July 3—Day 16: Saint Cergue
I woke up early, eager to reach town and catch the first ferry over the lake. The guys were a bit more casual, so while I waited I sat and had breakfast with a view to Mont Blanc.
When we set off, it was a beautiful morning, sunny and clear. The path was steep downhill walking again. All night long we’d heard motorcyclists riding hard around the curves and switchbacks—now we had to look out for these daredevils as our straight-as-an-arrow-in-flight path forced us to cross over the straight-as-a-line-traced-by-a-seismograph-in-an-earthquake road several times.
We followed the path to a secondary road that brought us into the quaint town of Trélex, then past it through some farmland that gradually turned more urban as we entered Nyon. The town center was one of the most beautiful place I’d ever seen and felt practically Mediterranean. Stone buildings with colorful shutters and bright tiled roofs were tucked into the mountainside while cobblestone paths and alleys wandered past fountains and gardens; steeples rose up above rooftops, bells chiming on the half hour, and the sights and senses of maritime living permeated all. There were high end restaurants, charming old hotels, and all sorts of boutique shops, and I looked on at couples and families enjoying shimmering white wine and high class dining in a sunny, stone paved piazza.
We wandered through town down to the port, where there was a beautiful view across the lake, to buy our ferry tickets. As it turns out, though, despite the GR5 navigating through Nyon, the port there doesn’t have a direct connection to the next leg of the trail at Thonon les Baines. The connecting service in Yvoire didn’t operate in Sundays (as you might’ve guessed), so we would have to take the train to Lausanne and the ferry from there. We walked back through Nyon toward the central train station, following the sound of music to pass La Place des Mariners, where a band was playing swing music and Elvis covers to a crowd of people dancing and enjoying the weekend. Roman columns stood in the background, framing a beautiful view across the water.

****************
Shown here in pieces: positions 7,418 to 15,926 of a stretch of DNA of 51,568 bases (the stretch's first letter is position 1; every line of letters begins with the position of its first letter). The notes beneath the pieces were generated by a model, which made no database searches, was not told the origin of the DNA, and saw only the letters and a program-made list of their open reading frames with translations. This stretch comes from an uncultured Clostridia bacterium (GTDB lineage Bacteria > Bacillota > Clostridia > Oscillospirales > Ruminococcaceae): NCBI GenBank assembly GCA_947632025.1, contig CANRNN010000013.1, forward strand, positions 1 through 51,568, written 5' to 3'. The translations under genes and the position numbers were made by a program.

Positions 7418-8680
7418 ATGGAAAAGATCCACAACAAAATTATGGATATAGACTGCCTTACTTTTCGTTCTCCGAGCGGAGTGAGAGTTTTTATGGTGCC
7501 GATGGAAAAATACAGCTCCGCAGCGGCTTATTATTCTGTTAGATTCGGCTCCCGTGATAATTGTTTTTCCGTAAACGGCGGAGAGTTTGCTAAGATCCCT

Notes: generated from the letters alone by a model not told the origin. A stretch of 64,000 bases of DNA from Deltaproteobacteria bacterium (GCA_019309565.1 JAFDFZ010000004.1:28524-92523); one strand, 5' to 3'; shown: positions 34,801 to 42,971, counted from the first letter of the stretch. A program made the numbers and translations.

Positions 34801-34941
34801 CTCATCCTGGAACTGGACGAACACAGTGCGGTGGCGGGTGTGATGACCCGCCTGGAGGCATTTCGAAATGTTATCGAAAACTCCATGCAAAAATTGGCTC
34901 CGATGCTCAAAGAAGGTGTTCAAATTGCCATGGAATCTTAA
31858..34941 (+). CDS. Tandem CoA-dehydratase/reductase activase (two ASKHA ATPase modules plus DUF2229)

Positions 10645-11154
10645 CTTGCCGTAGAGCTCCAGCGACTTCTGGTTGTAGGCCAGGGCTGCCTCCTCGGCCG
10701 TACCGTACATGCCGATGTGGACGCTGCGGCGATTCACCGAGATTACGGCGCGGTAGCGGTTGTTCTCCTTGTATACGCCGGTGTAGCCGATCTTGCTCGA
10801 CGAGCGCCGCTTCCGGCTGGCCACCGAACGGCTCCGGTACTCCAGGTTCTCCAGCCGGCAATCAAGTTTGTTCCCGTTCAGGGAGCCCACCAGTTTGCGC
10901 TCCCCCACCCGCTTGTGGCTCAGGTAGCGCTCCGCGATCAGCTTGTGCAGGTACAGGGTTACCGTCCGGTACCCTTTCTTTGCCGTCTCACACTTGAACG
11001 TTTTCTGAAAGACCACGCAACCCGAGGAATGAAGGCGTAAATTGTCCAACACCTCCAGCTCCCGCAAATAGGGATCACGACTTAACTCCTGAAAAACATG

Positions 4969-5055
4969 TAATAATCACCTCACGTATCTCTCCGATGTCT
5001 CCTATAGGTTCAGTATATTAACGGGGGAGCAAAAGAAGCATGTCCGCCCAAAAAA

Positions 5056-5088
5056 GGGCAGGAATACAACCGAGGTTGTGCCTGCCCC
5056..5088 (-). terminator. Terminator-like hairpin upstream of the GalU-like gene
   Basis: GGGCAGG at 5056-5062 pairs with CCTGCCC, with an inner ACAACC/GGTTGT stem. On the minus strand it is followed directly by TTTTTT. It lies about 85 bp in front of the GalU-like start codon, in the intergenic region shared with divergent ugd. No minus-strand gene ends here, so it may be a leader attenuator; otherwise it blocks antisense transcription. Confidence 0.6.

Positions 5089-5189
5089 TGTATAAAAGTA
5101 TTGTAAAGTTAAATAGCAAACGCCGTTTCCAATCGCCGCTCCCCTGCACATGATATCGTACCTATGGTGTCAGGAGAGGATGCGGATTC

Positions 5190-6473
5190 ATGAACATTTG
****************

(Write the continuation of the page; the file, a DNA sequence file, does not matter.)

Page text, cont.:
Arriving by train, Lausanne was also beautiful, but we went straight to the ferry port since the next trip left shortly. The ride across the lake was magnificent, absolutely gorgeous. The water was calm, softly rolling waves of royal blue, with bright sailboats coasting idly in the temperate air.
All around were port towns built into green foothills, rising swiftly into high mountains peaked with snow. What a life it must be to live in such a place.
The trip across the water was about an hour and we reached Thonon in the afternoon. Again, most businesses were closed for the weekend, so our options for lunch were limited. We stopped at a small spot for kebabs, the kind where meat is roasted on a big rotating spit and then sliced thin onto a sandwich. Not French, but it sure hit the spot. One market was open and we bought a few items to resupply before heading out.
The trail was easy to find, starting at the train station in the center of town and heading out to the forest behind. Initially the path wasn’t so nice, as hiking on roads in a city usually goes. Soon we were out of town though, passing up through the forest behind, where residents were having their evening workout. We walked just over an hour along easy forest paths before setting up camp a little ways off the path in Armoy, a smaller town just outside Thonon. For the first time on the trip there were loads of mosquitos, and without a fire to clear them we didn’t stay out long.
After some two and a half weeks of preparation, I’d finally arrived. The Alps. It’d already been an incredible experience, already more than 300km, and now the real trek would begin. The guidebook, finally more than just dead weight, informed me that there would be nearly as much elevation change in the first day of the Alps as there’d been in a week of hiking in the Jura.
More rugged trails, harder climbs, harder descents, longer days. The Alps. I wasn’t sure I was ready, but it sure was beautiful.